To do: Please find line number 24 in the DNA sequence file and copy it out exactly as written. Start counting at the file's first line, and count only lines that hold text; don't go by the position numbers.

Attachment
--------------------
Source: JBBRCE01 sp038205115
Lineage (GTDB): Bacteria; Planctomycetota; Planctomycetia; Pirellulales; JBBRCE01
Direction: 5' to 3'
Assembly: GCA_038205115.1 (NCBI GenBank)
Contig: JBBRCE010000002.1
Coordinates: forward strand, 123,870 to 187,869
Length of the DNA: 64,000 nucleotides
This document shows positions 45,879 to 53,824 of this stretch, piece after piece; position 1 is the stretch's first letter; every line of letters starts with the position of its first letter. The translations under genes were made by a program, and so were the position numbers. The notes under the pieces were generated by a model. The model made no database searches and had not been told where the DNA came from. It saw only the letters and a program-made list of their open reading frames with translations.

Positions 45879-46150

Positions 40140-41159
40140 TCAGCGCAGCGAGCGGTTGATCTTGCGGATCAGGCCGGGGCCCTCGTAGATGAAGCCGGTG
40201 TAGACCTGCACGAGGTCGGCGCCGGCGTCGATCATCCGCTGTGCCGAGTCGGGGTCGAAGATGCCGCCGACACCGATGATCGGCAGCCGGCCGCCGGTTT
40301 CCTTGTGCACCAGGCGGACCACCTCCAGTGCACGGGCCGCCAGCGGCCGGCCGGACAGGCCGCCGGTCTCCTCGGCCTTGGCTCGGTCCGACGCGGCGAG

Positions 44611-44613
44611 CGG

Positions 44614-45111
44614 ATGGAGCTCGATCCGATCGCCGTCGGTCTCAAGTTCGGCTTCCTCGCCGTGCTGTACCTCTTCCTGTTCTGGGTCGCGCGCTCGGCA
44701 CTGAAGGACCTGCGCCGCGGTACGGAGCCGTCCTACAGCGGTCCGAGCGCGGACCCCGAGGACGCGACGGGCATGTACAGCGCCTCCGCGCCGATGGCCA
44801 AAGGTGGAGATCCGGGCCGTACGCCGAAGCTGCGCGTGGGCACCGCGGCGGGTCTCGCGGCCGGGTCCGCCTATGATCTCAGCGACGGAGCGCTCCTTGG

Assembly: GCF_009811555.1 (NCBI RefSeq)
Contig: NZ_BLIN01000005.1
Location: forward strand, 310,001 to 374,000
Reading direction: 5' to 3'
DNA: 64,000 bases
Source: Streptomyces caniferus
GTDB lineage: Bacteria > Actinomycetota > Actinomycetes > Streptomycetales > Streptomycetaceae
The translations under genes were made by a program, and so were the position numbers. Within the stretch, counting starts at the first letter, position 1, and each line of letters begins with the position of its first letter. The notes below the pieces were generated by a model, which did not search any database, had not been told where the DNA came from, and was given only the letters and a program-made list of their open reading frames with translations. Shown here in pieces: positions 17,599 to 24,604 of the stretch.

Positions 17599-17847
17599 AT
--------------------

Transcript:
DNA: 64,000 bases